"Everything today looks like a photo spread in a magazine. I don't want to spoil the effect with embarrassing realities that might have prevented this picture perfect moment in Leo's life—romantic rejections, acne, bullying, broken ankles, lap tops dropped in swimming pools. Thank god he has an unquenchably glad disposition and a genius for happiness—they led him to Lisa and won her heart. Lisa knows how to style absolutely anything and anyone, but I think we can all agree that the physical perfection of this occasion in fact expresses an authentic interior bond, a match, as perfect and profound as love matches can be.

"Today we celebrate inner and outer worlds in harmony. John Donne wrote a very beautiful poem describing how two bodies and two souls become one, how they see the world through a single set of eyes, how they share the mysteries of the spirit and the knowledge of the flesh, as true lovers should. It's called 'The Extasie.'

Richard has read this poem to me sometimes, thought Alice, listening. How unexpected to hear it now.

 "Our eye-beames twisted, and did thred
Our eyes, upon one double string…."

The poem created an atmosphere both sober and optimistic, erotic and joyful. It captured the seriousness of love, its fearfulness and intensity. And to Alice it also sounded flirtatious.

"Loves mysteries in soules doe grow,
But yet the body is his booke."

The wedding guests caught their breath, fell silent, exhaled.

Richard turned to the bride and groom, bowing quickly, almost imperceptibly, from the hips, smiling benevolently. "The two of you may sometimes sense, like Voltaire's Candide, that this really is not the best of all possible worlds. Yet it behooves you, in the privilege of your love and your upbringing, to live as though you innocently believe that it is. You are two of the lucky ones, because you have found each other."

He has such a gift for this kind of moment, thought Alice proudly. Finding the words. Showing how it's part of a long train of similar moments, part of something that matters. Lots of people have had the same experiences, she thought. They've thought about them, written about them. Richard knows what everyone said and what they felt; he draws on it so easily that he makes us feel as if we know, too. As if we know exactly what we are doing. That we're not just imitating what others have done. That it belongs to us. That we're creating it now, fulfilling it.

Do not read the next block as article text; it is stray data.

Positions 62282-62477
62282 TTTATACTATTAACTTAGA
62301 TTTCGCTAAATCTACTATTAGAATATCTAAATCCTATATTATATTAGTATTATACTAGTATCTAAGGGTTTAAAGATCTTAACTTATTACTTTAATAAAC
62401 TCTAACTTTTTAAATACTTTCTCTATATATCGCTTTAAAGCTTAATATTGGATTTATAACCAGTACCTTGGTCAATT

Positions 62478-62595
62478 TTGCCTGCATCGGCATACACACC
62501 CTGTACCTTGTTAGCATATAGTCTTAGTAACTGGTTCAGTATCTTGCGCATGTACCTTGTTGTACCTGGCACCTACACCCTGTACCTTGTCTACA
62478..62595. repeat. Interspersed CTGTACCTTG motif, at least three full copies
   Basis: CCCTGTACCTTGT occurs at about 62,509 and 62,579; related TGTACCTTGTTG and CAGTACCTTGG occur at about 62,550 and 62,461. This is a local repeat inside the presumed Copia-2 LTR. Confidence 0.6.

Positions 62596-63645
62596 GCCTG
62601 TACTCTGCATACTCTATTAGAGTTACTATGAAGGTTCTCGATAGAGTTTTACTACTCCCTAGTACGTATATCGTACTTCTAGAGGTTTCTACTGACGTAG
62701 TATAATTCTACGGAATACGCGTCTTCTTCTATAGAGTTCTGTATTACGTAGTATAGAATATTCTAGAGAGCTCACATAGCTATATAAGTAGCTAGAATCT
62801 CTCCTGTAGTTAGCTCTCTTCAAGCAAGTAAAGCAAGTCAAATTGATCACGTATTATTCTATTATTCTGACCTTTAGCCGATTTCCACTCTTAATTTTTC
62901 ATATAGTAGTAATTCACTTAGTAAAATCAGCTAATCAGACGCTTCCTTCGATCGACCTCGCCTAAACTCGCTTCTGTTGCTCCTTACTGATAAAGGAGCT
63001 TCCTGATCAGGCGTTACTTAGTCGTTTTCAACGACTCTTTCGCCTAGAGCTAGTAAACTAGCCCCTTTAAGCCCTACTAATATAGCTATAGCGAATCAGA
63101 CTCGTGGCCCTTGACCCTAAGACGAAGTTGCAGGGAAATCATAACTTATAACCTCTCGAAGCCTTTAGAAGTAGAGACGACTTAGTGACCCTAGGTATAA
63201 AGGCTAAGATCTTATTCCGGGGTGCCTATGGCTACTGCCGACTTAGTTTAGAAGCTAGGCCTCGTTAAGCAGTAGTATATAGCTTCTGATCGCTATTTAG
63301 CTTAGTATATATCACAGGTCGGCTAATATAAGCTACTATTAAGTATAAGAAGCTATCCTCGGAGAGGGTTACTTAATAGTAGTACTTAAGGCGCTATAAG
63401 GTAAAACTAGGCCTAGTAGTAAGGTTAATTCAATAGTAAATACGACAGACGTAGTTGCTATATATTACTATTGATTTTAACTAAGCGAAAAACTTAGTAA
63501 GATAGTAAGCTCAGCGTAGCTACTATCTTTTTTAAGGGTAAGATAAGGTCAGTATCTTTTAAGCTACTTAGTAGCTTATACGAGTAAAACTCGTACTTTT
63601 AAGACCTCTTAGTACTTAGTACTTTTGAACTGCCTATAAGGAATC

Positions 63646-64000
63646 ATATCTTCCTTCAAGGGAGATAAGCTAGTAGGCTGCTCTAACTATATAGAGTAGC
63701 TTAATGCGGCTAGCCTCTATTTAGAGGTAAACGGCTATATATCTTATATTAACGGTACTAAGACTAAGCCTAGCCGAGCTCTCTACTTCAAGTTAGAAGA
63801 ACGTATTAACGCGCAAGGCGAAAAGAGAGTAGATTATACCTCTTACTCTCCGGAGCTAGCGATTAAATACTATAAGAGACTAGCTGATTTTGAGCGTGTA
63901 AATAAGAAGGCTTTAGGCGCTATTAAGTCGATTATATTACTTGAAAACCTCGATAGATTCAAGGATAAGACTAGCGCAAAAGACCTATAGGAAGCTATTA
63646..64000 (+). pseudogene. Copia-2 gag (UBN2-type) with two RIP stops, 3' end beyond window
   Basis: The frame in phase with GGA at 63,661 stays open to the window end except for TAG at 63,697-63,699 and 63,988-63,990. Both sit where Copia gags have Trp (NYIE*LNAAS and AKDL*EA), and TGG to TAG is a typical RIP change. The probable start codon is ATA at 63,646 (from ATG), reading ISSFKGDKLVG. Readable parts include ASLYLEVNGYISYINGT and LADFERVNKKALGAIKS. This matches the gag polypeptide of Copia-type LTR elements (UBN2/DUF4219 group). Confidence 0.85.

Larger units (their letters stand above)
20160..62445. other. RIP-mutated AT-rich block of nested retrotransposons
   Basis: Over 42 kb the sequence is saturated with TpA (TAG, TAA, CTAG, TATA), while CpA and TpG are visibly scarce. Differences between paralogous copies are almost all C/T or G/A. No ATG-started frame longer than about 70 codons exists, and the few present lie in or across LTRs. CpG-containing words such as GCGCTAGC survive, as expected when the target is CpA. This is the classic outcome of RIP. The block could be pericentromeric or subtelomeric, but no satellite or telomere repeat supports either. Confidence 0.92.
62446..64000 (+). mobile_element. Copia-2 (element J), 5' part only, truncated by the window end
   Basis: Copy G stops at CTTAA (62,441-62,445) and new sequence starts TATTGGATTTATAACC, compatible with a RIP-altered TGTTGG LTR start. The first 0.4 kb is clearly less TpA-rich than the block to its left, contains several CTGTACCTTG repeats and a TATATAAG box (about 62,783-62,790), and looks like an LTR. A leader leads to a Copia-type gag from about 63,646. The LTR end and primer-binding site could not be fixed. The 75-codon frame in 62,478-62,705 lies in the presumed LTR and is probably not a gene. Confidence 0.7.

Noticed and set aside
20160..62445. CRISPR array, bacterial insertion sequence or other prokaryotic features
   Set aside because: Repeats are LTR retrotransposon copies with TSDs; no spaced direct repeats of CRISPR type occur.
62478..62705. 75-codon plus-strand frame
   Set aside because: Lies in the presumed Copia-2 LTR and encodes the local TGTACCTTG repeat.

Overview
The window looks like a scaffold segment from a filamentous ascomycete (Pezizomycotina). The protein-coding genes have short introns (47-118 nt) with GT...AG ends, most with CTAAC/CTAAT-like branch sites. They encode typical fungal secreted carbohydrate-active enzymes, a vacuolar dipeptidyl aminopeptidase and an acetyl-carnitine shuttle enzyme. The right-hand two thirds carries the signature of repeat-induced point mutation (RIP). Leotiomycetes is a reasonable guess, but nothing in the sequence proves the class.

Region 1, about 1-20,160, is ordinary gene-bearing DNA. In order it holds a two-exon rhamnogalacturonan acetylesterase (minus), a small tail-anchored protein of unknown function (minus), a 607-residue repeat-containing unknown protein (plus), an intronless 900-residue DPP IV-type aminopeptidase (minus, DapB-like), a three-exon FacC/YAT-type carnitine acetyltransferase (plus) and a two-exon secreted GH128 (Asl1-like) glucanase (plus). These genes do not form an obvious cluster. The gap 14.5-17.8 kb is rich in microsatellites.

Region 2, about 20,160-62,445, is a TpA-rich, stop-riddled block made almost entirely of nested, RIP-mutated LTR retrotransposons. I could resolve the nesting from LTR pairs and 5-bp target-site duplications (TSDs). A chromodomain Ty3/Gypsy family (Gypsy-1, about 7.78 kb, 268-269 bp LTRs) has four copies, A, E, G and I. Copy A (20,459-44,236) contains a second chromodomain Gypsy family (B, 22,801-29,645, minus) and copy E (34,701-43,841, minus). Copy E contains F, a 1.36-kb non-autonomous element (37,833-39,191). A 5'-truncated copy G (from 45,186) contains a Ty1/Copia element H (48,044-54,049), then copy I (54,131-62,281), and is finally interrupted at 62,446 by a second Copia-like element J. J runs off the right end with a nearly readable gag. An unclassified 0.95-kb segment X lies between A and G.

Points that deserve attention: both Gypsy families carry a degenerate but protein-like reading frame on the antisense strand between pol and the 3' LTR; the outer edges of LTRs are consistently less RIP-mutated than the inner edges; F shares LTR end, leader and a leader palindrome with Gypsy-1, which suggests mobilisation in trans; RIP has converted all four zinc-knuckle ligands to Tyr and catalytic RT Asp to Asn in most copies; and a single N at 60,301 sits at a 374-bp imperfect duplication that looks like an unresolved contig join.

Richard raised his glass, beaming with good spirits. "And how lucky we are to share the day on which these two make a public institution of their love for one another. A voluntary bond is the strongest kind, and we are all strengthened and inspired by witnessing it and participating in it."

Chairs scraped as some of the men stood up; glasses clinked as they were lifted.

"Leo and Lisa," said Richard. It raced around the room in a syncopated relay of whispers and shouts. There was a silence as the wedding guests sipped and swallowed, then solemnity and attentiveness dissolved into a general murmuring and rustling. The band began to play.

"Can you stop the music?" Tim asked of nobody in particular.

Alice leaned toward him sympathetically. "The bride and groom are just starting their dance," she said.

Tim looked at her blankly, the lids drooping vaguely over his watery grey-blue eyes.

"So it might not be a great idea to stop the music," she explained.

"What about my toast?" asked Tim.

"Well," said Alice. "The only people who made toasts were your dad and Leo's dad. In fact, the Best Man didn't even make a toast. So—maybe you shouldn't worry about it?" She called across the table, "Tom? You and Dick aren't making toasts, are you?"

Tom shook his head. Then he narrowed his eyes at his mother, enunciating loudly and slowly. "Just the fathers, Mom. That's what was—decided. Nobody else, Mom."

Alice got it. She nodded. She gave a thumbs-up between herself and Bill so that Tom could see her and Tim couldn't.

She leaned towards Tim. "What were you going to say in your toast? I'd like to hear? Why don't you tell me?"

"Well you know the old joke, don't you?"

"Which old joke?"

"The one about faking?"

"No," said Alice. "I don't know the old joke about faking."